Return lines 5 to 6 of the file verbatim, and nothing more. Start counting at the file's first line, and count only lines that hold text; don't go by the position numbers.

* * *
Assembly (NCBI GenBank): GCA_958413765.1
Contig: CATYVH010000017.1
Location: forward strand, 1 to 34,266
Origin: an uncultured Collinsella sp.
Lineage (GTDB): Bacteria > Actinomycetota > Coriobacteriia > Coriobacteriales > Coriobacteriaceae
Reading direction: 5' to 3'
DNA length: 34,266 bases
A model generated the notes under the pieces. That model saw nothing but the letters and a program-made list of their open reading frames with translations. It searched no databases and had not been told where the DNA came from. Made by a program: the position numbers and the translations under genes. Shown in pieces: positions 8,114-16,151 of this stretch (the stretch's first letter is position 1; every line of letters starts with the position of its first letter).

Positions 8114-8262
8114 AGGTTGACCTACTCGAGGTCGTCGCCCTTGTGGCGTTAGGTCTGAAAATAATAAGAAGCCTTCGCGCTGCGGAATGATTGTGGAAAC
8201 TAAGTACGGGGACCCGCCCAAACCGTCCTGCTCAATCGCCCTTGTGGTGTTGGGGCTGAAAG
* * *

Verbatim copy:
Lineage (GTDB): Bacteria > Actinomycetota > Coriobacteriia > Coriobacteriales > Coriobacteriaceae
Reading direction: 5' to 3'